I would like to add that the guna based Varna system does not accept the concept of Varna sankara. Gita remains silent on the issue of Varna sankara raised in I.41. Varna sankara makes no sense in a guna based explanation. The child of parents of different Varnas will have her Varna determined by the gunas acquired in her past life. The ridiculously large number of mixed castes in the traditional caste system are not there in either the original revelation, the Rig Veda Samhita, nor in the Gita and is clearly antivedic. There are only 4 Varnas and the Varnas of all humanity can be described by these 4 Varnas. There is no need to introduce imaginary castes. Moreover there is no concept of outvarna unlike the caste system where there is the concept of outcaste. No human can be outvarna since the Rig Veda samhita mentions only 4 varnas of the primordial Purusha. An out Varna would mean some one existing apart from Hiranyagarbha which clearly does not make sense.

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    1.Upanayana is mentioned in post Vedic Smritis like Grhya Sutras. There is one doubtful mention in Sathapatha Brahmana which is widely considered to be interpolation. – Pradip Gangopadhyay Apr 19 '18 at 11:37
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    'The expression 'quality born of their own nature' means character based on the domination of three gunas entering into the constitution of the body-mind complex and this is determined by the evolution in the past life. The word born is used because our past has influence on our present life. So what is the difference between the caste system and the Varna system? The caste system says the birth in an endogamous group enables us to determine the dominant component of Gunas. The Varna system says that gunas acaquired in the past life influences the present. – Pradip Gangopadhyay Apr 19 '18 at 11:51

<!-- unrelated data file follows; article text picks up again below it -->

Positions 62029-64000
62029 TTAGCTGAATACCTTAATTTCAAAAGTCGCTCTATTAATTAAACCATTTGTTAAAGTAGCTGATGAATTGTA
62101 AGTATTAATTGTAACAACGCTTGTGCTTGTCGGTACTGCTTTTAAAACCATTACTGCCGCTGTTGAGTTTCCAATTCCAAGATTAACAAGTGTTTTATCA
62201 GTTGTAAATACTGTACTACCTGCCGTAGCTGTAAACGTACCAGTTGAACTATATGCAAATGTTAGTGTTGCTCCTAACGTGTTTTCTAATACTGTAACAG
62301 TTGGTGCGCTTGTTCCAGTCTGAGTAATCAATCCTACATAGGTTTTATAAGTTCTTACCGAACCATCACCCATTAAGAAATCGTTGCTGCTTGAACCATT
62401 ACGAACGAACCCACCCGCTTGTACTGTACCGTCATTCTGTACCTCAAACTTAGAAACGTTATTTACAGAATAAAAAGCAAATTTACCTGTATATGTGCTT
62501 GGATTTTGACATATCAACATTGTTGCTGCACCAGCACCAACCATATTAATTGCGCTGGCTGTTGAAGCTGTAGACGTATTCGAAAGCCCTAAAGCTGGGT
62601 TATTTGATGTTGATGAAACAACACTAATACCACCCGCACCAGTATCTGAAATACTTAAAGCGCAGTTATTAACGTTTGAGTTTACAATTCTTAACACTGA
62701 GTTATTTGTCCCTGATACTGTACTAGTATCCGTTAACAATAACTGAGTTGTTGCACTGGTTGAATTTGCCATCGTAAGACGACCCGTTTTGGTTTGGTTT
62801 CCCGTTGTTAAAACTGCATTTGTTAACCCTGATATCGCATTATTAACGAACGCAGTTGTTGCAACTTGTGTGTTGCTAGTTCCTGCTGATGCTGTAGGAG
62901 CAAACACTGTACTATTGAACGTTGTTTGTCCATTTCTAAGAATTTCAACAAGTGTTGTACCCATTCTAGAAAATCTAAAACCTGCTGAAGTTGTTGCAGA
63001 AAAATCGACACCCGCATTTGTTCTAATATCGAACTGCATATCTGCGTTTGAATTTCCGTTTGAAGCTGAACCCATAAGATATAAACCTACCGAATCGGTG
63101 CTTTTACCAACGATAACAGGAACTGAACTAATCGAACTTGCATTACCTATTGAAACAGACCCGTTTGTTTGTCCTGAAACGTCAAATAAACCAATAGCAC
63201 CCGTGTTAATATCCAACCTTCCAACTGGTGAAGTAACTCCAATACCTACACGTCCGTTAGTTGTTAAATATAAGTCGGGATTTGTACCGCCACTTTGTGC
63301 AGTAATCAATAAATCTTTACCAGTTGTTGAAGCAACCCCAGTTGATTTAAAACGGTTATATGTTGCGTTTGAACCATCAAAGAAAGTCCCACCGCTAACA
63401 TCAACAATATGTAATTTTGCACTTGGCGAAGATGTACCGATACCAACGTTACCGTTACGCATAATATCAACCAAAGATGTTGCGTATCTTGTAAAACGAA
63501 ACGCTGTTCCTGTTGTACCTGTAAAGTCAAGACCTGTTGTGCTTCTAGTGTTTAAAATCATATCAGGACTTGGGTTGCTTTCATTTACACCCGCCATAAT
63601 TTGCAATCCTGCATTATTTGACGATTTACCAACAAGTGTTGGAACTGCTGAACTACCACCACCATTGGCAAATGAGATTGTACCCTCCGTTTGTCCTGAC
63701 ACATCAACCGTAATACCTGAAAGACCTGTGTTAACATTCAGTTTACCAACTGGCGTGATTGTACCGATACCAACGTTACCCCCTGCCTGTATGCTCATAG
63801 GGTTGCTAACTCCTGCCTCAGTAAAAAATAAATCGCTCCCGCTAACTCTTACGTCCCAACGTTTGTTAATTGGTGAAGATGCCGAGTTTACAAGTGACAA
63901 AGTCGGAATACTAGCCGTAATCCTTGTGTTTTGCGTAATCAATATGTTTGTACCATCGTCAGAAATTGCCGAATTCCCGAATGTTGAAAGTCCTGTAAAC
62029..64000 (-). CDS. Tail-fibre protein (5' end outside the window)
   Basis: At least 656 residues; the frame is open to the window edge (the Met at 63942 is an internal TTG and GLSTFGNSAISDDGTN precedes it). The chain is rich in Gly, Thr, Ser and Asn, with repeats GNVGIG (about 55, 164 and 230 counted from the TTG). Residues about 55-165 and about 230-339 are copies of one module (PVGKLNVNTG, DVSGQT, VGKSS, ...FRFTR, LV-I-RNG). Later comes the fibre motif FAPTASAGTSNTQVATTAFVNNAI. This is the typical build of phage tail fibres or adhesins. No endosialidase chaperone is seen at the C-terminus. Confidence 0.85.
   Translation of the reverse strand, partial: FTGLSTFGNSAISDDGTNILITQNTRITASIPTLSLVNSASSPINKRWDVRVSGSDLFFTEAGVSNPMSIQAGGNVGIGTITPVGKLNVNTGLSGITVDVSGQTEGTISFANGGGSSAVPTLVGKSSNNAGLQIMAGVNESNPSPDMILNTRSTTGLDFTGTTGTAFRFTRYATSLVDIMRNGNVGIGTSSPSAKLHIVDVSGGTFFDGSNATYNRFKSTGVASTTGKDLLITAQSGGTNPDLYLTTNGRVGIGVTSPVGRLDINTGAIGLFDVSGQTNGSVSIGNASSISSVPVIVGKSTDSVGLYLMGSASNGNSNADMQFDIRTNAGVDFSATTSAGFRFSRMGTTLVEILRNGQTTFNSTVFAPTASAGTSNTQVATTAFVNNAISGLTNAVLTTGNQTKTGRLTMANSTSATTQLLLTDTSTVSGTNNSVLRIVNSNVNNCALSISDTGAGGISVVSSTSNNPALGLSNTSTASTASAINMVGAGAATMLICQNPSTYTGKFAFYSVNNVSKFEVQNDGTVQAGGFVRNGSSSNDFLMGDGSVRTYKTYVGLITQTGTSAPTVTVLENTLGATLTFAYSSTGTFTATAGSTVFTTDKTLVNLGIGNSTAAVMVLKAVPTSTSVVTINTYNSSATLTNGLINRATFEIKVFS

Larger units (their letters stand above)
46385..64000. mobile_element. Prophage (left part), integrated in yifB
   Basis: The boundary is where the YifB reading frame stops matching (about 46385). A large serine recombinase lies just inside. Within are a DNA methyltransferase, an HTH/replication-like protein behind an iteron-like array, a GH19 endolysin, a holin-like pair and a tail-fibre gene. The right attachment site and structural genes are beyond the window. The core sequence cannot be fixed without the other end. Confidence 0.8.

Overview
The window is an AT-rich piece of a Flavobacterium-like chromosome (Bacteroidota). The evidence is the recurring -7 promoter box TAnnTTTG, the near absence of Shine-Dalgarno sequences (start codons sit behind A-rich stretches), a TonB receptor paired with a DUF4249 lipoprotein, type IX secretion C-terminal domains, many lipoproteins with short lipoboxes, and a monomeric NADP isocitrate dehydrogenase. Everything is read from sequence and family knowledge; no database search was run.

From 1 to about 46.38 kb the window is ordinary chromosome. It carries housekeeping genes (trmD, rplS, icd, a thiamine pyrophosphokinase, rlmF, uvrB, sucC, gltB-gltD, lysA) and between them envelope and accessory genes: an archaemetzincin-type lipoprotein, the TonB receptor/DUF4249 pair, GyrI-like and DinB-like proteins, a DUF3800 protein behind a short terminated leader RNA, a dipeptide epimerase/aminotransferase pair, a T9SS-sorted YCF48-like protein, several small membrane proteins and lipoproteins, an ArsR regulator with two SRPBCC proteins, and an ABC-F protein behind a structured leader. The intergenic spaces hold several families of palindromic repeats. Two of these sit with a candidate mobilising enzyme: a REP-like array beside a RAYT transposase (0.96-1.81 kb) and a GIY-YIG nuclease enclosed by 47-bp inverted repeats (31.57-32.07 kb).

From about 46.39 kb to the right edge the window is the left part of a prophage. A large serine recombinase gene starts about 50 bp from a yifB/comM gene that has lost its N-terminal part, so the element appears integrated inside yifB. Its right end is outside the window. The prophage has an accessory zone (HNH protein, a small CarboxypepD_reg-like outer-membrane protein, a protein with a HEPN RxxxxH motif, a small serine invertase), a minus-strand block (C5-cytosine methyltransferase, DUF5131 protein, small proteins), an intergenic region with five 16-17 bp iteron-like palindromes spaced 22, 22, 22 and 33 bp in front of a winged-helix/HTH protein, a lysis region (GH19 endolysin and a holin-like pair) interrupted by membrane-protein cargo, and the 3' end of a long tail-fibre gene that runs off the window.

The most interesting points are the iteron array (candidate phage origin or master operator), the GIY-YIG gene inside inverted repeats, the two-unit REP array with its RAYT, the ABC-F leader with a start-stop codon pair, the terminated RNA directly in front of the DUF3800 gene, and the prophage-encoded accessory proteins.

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    The last sentence in my previous comment should be 'The Varna system says that gunas acquired in the past life influences the present and can be determined through conduct'. Gita Chapters 16 and 17 give examples of behavior based on the dominant guna. – Pradip Gangopadhyay Apr 19 '18 at 12:08
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    If you read my original asnwer you will see that the guna theory does not accept the concept of dvija of the traditional caste system. We have no objection if upanayana is for all people irrespective of castes and gender. – Pradip Gangopadhyay Apr 19 '18 at 12:14
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    Only those parts of Manu Smriti or any other scripture that agree with the Upanishads and the Gita can be accepted. Just because many of the characters failed to live up to the teachings of the Upanishads and the Gita does not mean we should follow the examples of these people. – Pradip Gangopadhyay Apr 19 '18 at 12:49